This article examines crimes committed by women involving the use of poison, notably upon their husbands, in 19th century colonial Australia. It draws on the extensive press archives of the period to determine if the historical and British perceptions and experiences of female poisoners of the 19th century were translated to 19th century Australia. The notion of the supposedly devoted wife stealthily poisoning her unsuspecting husband aroused particular revulsion and was viewed as a threat to social order and as the ultimate betrayal of the female role. Women accused of poisoning their husbands might therefore expect an uphill task within the male dominated criminal justice system of the period in escaping conviction and, if convicted, were unlikely to be regarded with sympathy and as worthy of a grant of mercy. However, this article suggests that the reality in colonial Australia was subtler and more complex than the hostile and often exaggerated perception of female poisoners might indicate. Women accused of capital crimes (including murder) involving poison upon their husbands had every expectation of acquittal and, even if convicted, such offenders were still often regarded with sympathy and might even be spared the “last extremity of the law”.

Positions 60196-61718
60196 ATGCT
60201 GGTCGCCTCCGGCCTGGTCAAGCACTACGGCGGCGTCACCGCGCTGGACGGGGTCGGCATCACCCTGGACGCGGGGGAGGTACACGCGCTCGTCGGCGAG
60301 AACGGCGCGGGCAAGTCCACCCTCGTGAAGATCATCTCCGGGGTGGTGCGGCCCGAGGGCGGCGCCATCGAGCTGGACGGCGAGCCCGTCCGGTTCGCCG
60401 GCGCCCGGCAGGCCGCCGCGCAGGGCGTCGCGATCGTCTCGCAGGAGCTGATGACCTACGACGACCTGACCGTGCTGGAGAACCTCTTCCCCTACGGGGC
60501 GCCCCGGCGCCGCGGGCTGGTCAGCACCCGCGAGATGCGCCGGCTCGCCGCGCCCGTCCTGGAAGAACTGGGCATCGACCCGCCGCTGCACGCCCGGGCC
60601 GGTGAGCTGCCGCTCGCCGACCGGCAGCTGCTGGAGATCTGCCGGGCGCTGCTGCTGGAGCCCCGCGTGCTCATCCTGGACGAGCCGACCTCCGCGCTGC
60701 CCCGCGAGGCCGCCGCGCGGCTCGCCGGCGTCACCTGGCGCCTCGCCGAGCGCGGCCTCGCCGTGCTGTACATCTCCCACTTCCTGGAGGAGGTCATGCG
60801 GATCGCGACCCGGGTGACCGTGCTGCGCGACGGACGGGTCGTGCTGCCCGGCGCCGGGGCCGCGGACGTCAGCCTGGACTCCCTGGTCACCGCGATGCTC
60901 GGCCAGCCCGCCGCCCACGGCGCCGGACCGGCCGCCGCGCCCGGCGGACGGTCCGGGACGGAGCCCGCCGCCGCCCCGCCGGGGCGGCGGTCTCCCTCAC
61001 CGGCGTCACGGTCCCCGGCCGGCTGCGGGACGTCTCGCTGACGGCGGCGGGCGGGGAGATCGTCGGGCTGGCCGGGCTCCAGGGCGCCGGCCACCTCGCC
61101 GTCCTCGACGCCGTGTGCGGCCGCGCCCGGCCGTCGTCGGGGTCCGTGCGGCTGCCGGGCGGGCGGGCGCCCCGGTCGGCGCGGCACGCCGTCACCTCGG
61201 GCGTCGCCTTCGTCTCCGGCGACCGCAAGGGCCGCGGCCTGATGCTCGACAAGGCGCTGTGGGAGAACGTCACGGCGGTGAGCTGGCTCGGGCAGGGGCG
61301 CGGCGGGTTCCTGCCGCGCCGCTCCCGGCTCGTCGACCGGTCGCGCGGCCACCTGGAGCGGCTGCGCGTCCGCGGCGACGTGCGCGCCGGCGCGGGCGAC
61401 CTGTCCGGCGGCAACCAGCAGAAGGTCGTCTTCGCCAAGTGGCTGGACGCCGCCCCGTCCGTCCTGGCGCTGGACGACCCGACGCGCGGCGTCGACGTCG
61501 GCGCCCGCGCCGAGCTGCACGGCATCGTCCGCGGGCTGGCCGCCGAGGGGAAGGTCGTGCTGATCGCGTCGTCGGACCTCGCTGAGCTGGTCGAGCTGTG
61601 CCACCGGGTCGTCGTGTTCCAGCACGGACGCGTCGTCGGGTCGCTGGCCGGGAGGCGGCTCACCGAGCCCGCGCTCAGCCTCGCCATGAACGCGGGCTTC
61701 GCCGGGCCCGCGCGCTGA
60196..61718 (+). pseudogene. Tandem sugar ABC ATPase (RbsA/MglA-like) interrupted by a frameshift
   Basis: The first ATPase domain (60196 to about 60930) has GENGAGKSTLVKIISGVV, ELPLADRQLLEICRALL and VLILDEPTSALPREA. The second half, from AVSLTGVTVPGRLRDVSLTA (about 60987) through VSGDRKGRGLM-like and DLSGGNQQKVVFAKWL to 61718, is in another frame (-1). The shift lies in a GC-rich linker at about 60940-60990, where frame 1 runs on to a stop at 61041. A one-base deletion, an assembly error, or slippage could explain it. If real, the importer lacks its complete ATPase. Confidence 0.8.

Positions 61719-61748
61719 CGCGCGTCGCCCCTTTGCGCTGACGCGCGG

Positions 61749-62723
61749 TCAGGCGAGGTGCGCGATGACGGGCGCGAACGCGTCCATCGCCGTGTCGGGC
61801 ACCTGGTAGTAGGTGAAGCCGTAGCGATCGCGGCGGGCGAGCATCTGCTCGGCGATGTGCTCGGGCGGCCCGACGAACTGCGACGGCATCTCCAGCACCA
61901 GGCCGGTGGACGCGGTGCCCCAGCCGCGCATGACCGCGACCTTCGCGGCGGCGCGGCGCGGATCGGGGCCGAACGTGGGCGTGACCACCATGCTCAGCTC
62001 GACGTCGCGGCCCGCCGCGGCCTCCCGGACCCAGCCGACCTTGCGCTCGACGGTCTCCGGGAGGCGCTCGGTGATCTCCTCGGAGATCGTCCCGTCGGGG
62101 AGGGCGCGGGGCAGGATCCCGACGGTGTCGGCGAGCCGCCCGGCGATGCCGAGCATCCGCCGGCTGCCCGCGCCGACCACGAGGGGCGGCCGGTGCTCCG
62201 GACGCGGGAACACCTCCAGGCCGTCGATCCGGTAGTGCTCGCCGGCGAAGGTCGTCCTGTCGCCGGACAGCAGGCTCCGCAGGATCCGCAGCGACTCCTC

The full text is not available from SSRN.